From the pleasure palaces and gin-shops of Covent Garden to the elegant townhouses of Mayfair, Laura Shepherd-Robinson’s Daughters of Night follows Caroline Corsham as she seeks justice for a murdered woman whom London society would rather forget . . .
London, 1782. Desperate for her politician husband to return home from France, Caroline ‘Caro’ Corsham is already in a state of anxiety when she finds a well-dressed woman mortally wounded in the bowers of the Vauxhall Pleasure Gardens. The Bow Street constables are swift to act, until they discover that the deceased woman was a highly paid prostitute, at which point they cease to care entirely. But Caro has motives of her own for wanting to see justice done, and so sets out to solve the crime herself. Enlisting the help of thieftaker Peregrine Child, their inquiry delves into the hidden corners of Georgian society, a world of artifice, deception and secret lives.
But with many gentlemen refusing to speak about their dealings with the dead woman, and Caro’s own reputation under threat, finding the killer will be harder, and more treacherous, than she can know . . .
Caro Corsham is a woman of substance, born to a banking family, living comfortably with her young son while her husband is abroad on government business. But she has been unwise, having an affair with an aristocrat has led to a pregnancy during the long absence of her husband. She is also a caring, confident woman, not content to let sleeping dogs lie when she sees other women being mistreated.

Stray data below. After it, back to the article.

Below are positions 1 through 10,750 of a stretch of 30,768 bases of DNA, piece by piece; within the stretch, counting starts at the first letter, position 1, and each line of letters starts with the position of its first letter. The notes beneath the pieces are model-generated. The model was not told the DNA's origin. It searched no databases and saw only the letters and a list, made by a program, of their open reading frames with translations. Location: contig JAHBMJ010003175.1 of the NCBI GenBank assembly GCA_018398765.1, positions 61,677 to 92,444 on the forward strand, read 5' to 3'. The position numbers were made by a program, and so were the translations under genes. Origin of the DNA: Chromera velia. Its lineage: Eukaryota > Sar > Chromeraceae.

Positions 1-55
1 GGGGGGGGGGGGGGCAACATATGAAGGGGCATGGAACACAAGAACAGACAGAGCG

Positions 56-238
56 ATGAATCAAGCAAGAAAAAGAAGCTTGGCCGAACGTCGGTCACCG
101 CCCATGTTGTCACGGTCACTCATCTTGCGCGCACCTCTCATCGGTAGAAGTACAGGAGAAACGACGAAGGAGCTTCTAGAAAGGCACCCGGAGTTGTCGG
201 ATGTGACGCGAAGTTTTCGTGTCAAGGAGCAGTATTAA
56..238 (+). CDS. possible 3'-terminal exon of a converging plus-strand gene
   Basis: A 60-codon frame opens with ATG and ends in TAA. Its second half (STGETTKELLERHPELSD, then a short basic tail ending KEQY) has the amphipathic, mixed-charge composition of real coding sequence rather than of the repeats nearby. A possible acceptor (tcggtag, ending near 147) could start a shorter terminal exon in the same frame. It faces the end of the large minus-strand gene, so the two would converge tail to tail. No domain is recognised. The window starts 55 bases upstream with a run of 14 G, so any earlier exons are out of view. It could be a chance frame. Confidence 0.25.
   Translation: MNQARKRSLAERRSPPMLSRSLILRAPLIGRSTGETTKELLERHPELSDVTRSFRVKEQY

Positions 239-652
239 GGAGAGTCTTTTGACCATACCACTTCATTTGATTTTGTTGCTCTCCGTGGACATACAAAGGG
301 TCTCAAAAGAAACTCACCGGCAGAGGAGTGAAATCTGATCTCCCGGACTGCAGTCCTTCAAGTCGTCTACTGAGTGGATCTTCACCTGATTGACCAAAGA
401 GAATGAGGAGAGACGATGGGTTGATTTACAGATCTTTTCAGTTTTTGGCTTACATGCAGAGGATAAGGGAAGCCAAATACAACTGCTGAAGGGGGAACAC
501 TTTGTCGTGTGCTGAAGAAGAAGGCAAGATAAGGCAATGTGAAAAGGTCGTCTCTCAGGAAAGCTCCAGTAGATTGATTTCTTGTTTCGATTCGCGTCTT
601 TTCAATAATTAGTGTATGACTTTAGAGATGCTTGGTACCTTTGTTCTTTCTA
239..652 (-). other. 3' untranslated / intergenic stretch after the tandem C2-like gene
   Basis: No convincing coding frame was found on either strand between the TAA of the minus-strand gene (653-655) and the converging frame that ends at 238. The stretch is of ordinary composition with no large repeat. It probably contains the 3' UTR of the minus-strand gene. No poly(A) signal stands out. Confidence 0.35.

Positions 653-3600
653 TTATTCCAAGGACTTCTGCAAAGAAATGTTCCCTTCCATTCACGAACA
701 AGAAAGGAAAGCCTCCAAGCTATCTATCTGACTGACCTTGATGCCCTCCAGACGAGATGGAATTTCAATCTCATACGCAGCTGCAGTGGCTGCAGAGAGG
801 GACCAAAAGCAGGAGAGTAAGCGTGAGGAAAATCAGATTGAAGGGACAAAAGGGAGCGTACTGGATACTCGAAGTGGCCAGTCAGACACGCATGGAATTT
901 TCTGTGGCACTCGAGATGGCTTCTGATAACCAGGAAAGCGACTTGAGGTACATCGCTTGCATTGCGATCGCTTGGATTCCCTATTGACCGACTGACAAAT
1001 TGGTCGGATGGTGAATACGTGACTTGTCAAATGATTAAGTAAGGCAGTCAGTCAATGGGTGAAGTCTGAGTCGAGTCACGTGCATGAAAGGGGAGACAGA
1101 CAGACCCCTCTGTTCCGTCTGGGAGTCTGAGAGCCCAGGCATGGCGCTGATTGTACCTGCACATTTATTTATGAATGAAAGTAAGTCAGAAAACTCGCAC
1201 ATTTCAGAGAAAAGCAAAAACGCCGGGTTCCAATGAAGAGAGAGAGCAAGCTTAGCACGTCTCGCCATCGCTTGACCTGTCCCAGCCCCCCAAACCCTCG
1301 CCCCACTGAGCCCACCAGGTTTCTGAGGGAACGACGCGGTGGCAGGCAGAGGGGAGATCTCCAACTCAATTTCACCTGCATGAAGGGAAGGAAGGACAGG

As the story opens, Caro is walking through the notorious Vauxhall Pleasure Gardens, on her way to meet Lucia, an Italian countess she had met in the past. She has now discovered that Lucia is really Lucy Loveless, a successful society prostitute, and she believes Lucy can help her. However, she finds Lucy mortally wounded, and when it seems the authorities have no interest in finding the murderer, Caro enlists the help of thieftaker Peregrine Child.
The story is long and complex, following Caro and Child in their separate investigations but also taking us back a few months to the story of a young girl called Pamela who joins two older prostitutes as an artist’s models. We gradually learn about a group of men involved in an unsavoury society which holds secret parties at the country home of Jonathan Stone, a money lender who bleeds his victims dry.
The rich tapestry of authentic historical context greatly enhances the story and the deception practised by many of the characters made it impossible for me to identify the murderer. The classical references to Greek tragedy goes beyond my knowledge but it features because it was an artifice used by the men of the beau monde as an excuse for their corruption and lewd behaviour. Caro’s fearless actions when her reputation and her personal safety are endangered are admirable and towards the end I could not stop turning the pages for more revelations.
Daughters of Night on Amazon UK